The Dark Knight Rises Cut Scene Featured More Of Bane's Origin

Let's kick things off with a little spoiler warning, shall we? If you haven't seen The Dark Knight Rises, still want to, and haven't had the movie ruined for you by other people already, my best suggestion at this moment is that you completely ignore the idea that you ever clicked on this page and either head somewhere else on our site or go look at pictures of kittens. There is no home for you here.

Now then...

While there still seems to be a bit of confusion about how Bane gets his mask in The Dark Knight Rises, the film actually explains the circumstances very well. While it does get a bit messy because Bruce Wayne confuses Bane and Talia as the son/daughter of Ra's al Ghul, basically what happened is that after Talia became imprisoned in the pit, Bane made it his responsibility to protect her. One day Bane gives Talia a boost up the wall so that she can try and make her escape, but Bane is savagely beaten by the other prisoners. The doctor living in the pit, who became hooked on his own medications, tried to repair Bane's incredible injuries through surgery, but ended up leaving him in constant, horrible pain. When Talia and her father return for the other prisoners in the pit, Ra's al Ghul gave Bane the mask to help dull the pain, but rejected him from the League of Shadows because he reminded the leader too much of the horrible death he led his love to. This story was well explained to audiences that we paying attention, but apparently there was a scene cut from the movie that went into Bane's origin even more.

Vulture recently discovered an interview with Dark Knight Rises costume director Lindy Hemming in GQ and during the interview she incidentally described a scene that didn't actually make it into the final cut of the movie (she hadn't had the chance to see it before the interview. Below is her description of the deleted scene:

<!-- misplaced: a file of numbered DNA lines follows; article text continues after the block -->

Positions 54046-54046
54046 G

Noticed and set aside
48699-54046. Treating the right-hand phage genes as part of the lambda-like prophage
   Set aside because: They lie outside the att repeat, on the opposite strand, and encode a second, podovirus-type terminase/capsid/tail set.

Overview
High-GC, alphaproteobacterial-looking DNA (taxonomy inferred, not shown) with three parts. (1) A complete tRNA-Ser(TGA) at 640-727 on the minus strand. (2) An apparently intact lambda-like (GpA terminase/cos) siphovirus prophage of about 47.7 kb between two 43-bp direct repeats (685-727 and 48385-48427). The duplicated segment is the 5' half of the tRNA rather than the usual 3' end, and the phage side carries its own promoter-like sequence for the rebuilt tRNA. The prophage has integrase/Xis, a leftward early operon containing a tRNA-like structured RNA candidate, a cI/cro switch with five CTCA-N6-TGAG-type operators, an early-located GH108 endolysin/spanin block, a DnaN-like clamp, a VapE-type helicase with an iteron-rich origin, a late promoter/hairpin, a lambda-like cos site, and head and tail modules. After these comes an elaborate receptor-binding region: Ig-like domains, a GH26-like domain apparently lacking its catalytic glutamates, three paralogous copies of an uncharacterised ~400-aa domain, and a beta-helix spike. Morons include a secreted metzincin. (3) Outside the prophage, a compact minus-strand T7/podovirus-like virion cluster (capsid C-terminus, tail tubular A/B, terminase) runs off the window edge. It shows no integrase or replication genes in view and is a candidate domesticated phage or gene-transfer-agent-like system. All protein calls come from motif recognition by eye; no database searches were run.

"The thing that you should have seen during that sequence is [Bane] being injured in his youth. So one of the fundamental things about his costume is that he has this scar from the back injury. Even if he hasn't got the bulletproof vest on, he still has to wear the waist belt and the braces. In that scene in the prison, where he's learning to fight the same way Batman learned to fight, he's wearing an early version of his waist belt. It's showing support, but it's not the finished one he eventually wears. He's also wearing an early version of his gas mask, all glued together ... If you look at the film, unless they've cut it—and I'm sure they haven't—there's a whole early section for Tom Hardy where he's fighting and being taunted by people. He's got chains on him, and he's standing on a wooden thing while people are attacking him. And in that scene, he's wearing a much more ragged, primitive version of the mask."

Despite Hemming's assurance that they wouldn't get rid of the scene, when the interviewer told her that the scene wasn't in the movie she said, ""Well that's an awful shame, but I suppose you have to cut things. I won't elaborate on it too much, because it isn't in the film, but there was another section that showed you why he had the mask and where it came from."

We can expect The Dark Knight Rises to be available on Blu-ray and DVD sometime this fall and with any luck this will be a sequence featured in the deleted scenes section (though it's worth noting that neither The Dark Knight nor Batman Begins included them). Here's hoping!

Eric Eisenberg
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Eric Eisenberg is the Assistant Managing Editor at CinemaBlend. After graduating Boston University and earning a bachelor’s degree in journalism, he took a part-time job as a staff writer for CinemaBlend, and after six months was offered the opportunity to move to Los Angeles and take on a newly created West Coast Editor position. Over a decade later, he's continuing to advance his interests and expertise. In addition to conducting filmmaker interviews and contributing to the news and feature content of the site, Eric also oversees the Movie Reviews section, writes the the weekend box office report (published Sundays), and is the site's resident Stephen King expert. He has two King-related columns.